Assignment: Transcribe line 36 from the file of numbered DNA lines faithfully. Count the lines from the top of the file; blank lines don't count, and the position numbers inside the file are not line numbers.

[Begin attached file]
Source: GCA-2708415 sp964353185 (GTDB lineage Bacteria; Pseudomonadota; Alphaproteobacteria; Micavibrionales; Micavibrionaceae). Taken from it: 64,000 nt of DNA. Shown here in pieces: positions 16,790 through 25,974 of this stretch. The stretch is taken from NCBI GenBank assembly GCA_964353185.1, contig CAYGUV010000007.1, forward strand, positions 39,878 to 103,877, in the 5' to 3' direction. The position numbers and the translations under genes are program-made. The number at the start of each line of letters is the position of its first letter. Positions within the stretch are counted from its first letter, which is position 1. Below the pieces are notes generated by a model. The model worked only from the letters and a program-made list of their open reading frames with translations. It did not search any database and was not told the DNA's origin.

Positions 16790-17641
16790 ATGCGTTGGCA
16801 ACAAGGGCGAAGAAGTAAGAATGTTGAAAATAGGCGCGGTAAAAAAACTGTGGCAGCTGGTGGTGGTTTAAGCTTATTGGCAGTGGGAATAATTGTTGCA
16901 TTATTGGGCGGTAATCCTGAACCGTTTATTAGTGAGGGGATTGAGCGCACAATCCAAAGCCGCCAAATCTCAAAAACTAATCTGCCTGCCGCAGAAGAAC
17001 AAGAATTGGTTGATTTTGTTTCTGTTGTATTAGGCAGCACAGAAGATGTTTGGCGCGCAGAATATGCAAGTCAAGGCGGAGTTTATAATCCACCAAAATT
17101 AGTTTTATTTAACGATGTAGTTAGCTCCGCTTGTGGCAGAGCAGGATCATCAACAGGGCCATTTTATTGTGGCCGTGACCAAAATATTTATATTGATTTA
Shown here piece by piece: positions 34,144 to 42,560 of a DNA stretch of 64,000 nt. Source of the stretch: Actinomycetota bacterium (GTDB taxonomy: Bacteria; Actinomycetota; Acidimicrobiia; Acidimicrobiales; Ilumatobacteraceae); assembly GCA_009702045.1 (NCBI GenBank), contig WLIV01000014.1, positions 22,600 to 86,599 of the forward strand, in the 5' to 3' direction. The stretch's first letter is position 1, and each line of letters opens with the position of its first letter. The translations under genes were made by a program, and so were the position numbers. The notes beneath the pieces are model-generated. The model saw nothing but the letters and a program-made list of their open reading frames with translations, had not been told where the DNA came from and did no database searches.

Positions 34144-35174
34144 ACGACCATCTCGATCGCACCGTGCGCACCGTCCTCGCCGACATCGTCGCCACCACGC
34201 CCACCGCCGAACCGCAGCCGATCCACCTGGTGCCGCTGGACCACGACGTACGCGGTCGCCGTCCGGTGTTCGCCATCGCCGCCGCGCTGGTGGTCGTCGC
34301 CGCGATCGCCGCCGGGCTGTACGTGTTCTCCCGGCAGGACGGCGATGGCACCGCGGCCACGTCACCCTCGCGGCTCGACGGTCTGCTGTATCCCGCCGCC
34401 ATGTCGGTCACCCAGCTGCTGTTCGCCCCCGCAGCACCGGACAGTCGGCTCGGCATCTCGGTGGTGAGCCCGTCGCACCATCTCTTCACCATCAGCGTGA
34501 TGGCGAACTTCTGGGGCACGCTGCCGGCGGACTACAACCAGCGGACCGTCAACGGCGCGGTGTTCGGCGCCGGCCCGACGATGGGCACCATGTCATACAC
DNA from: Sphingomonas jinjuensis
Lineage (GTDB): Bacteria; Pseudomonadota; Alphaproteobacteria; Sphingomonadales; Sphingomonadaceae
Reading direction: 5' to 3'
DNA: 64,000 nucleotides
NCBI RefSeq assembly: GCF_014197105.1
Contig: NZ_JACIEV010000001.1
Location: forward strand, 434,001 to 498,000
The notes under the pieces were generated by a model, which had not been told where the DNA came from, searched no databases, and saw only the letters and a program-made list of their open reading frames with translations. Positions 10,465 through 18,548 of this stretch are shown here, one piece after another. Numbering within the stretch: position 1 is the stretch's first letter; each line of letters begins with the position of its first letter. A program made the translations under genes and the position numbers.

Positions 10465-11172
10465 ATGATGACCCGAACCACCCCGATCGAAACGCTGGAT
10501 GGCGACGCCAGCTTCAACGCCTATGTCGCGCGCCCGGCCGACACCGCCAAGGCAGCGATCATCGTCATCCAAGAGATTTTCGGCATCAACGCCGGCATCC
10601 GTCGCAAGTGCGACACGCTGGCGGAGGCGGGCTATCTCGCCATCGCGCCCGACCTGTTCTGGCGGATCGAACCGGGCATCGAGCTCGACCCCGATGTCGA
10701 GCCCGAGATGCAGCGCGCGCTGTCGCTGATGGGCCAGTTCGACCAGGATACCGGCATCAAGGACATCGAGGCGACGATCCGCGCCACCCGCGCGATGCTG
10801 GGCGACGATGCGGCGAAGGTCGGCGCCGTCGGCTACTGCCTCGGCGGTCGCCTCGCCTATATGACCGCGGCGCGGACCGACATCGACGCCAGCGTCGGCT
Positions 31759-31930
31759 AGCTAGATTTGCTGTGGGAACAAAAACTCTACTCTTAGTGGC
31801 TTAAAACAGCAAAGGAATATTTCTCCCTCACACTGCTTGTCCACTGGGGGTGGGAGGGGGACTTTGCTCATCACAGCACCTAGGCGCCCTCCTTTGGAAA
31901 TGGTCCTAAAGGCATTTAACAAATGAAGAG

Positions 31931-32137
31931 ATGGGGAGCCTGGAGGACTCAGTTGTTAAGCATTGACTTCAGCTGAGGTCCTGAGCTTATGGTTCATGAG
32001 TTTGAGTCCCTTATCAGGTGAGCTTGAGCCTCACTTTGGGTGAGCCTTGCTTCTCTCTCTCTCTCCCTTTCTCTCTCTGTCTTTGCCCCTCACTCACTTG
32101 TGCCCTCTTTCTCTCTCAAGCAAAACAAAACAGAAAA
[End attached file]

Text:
32101 TGCCCTCTTTCTCTCTCAAGCAAAACAAAACAGAAAA